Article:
Tuesday, August 19, 2014

Forgiveness: Carrying Stones

Here is my sermon from Sunday.  The text was Luke 6:27-42:

On Monday, October 2, 2006, Charles Carl Roberts entered into a one-room Amish schoolhouse in Nickel Mines, Pennsylvania carrying several weapons and 600 rounds of ammunition, and most of you know the rest of the story.  It was the third school shooting that took place that week, and the sense of shock that struck us all in that moment was not just of the five little girls who lost their lives and the 5 others who were wounded, but the shock was also about how the Amish community and the parents of the victims responded to this senseless act of violence.  The idea of forgiveness in the immediate aftermath came to be one of, if not the, dominating storyline of this tragedy.  Because on the same day of the shooting, members of the community, including relatives of the victims went to see Roberts widow and his children to tell them that they forgave him and them for what had happened.  They attended R oberts funeral and burial at Georgetown United Methodist Church, and when a fund was established to help support the girls and their families, a similar fund was also set up for Roberts family and the members of the trust who oversaw the disbursement of the funds, most of whom were Amish, made sure that Roberts family was also taken care of.  This was not what people expected, because this was not what people normally saw nor what they thought they would do in the wake of such a tragedy.

Now here is some good news.  Our desire to seek revenge, to be filled with anger and hatred, to want to get even with someone who wrongs us, has been programmed into us by evolution; it is part of who we are.  But here is the other good news.  Forgiveness is also part of our evolutionary programming, the desire to forgive, to heal, to reconcile and to move past tragedy are just as much a part of who we are as our desire for revenge is.  In fact, in every animal that has been studied except for one, they have demonstrated acts of forgiveness, conciliation and reconciliation.  The one animal that doesn’t do this is the house cat, and for those who own cats, and those who dislike cats, this should not come as a surprise.  The reason why it is found in other animals, including humans, is because we live in community, and to stay in community which is necessary if we are to survive we have to have the ability to forgive wrongs.  The simple fact is, we forgive every single day, even if we don’t know that we are doing it, because if we clung to every hurt that is given to us, we wouldn’t be able to go on.  But on the flip side of that we also hang on to a lot of those hurts for many reasons, and I’ll be honest and say that I am really good at holding grudges and not letting go of things, and I’m willing to bet, if we bet but we are Methodists are opposed to gambling, but if I were a betting man, I’d be willing to be that that is true for you as well.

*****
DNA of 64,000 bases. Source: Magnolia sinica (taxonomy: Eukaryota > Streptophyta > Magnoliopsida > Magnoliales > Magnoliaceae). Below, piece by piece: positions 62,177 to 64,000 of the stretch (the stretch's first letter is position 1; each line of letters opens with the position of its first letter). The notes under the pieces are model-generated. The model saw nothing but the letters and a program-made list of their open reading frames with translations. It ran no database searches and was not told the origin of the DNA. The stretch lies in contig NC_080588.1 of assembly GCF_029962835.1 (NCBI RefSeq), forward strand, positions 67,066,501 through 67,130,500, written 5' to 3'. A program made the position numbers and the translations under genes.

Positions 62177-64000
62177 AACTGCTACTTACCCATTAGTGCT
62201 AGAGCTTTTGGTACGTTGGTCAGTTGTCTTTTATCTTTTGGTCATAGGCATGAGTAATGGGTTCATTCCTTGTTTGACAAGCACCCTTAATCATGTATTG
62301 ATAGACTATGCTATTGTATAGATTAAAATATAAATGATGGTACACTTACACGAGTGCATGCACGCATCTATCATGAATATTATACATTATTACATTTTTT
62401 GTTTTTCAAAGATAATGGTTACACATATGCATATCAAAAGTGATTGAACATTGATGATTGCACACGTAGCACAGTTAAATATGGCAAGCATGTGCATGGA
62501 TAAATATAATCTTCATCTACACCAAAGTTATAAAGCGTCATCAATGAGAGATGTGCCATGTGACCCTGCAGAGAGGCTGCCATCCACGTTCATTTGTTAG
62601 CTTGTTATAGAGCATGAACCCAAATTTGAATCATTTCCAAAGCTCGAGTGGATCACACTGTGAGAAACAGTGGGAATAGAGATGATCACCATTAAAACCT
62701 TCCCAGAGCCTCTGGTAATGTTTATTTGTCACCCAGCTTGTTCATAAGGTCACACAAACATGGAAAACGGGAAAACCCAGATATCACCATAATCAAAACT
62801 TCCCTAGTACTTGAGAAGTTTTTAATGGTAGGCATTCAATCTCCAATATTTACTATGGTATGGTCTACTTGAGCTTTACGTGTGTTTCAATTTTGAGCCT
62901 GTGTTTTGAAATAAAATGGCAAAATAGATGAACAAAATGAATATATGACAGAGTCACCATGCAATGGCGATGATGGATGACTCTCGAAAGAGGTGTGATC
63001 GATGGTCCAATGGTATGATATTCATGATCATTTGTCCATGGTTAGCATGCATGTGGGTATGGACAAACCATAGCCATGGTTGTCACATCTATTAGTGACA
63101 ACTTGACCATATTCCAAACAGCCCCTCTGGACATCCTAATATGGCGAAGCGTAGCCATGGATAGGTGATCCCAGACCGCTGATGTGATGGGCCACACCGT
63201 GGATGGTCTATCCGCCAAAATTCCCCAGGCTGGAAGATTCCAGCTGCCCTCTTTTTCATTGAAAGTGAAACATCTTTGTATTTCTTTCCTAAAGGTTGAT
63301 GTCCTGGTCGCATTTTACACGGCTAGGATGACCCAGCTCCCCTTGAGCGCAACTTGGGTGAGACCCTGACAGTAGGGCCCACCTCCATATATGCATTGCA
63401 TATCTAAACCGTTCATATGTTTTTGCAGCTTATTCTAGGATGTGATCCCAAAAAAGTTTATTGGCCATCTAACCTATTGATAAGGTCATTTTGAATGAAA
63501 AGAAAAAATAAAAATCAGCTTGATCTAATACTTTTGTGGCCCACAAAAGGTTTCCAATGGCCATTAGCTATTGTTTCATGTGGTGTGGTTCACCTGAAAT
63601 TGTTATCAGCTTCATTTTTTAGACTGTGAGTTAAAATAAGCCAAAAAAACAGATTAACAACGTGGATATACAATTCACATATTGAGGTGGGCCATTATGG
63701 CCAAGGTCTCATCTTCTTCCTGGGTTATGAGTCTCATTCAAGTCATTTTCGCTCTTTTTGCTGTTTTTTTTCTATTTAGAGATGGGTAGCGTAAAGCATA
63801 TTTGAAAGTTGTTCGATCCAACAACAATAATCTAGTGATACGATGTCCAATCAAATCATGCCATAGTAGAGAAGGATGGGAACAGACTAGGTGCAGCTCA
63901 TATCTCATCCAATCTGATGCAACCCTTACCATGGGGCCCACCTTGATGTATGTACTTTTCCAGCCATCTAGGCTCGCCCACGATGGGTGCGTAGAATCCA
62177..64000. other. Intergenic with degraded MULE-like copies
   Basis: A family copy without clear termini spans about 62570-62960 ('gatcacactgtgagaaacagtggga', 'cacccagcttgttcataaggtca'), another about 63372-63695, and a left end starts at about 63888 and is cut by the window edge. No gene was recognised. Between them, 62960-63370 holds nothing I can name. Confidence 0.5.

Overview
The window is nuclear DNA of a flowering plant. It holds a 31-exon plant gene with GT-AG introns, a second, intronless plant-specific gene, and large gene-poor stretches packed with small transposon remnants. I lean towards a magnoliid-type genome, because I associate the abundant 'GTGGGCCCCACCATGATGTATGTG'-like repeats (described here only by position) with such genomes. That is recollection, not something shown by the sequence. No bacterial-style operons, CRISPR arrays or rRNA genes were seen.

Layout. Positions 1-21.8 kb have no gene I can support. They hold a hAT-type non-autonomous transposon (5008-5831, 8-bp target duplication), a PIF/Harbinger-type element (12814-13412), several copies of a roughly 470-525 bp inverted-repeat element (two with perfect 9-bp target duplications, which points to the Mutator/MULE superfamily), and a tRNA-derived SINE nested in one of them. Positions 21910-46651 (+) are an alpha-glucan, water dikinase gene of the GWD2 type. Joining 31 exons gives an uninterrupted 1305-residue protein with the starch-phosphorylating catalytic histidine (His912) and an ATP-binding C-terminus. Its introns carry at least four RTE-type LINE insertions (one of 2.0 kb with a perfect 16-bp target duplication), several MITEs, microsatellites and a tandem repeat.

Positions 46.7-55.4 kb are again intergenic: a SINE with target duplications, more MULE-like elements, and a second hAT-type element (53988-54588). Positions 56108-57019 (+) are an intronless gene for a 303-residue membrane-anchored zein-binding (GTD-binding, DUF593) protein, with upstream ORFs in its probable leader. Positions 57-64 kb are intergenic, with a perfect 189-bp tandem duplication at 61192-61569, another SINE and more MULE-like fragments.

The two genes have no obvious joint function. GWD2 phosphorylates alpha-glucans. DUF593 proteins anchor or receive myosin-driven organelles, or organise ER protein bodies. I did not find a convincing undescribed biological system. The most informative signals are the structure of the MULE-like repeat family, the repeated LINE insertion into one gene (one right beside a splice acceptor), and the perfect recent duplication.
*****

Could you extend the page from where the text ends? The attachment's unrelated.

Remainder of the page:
This backpack represents our lives, and we’re going to look at what happens when we don’t forgive.  Every day we have little things that happen to us, that cause us small hurts. Maybe someone is rude to us, or we get yelled at by our boss, or we are running late and the line at Starbucks is too long for us to get our coffee, or the grocery store is out of the item we need and so we have to go to another store to pick it up.  Just those little irritations that happen every day.   Now there are some days where these things will just wash off of us like water off a ducks back, and then there are those days where, for whatever reason, we just seem to feel everything that thrown at us.  These little things don’t seem like much, they are just these little rocks, but if we even have just one of these things every other day, that’s 182 hurts every year, 1800 every ten years, and so let’s put some of them into our backpack.

Then there are those bigger wounds.  Maybe we were cheated or lied to, or there was a betrayal of some sort, after ten years of work we expected to get that promotion and it was given to someone else.  These are bigger and less common than the ordinary pains and so we collect several of these over our lives, and they get added into the backpacks.  And then there are the bigger wounds.  Statistics tell us that about 80% of us will be a victim of a violent crime in our lifetime.  So by simply demographics that is something that many of us are carrying around with us every day.  Or maybe there was a significant betrayal, your spouse cheated on you, or a family member was the victim of a violent crime.  And then there are the really big wounds.  A member of one of my congregations husband had been murdered.  That was a major wound in her life.  Most of us probably have something like this that gets added into our backpack, and we carry these things around with us our entire life.  And perhaps there is something worse, and it feels like this rock which we can’t even pick up.  This becomes our life.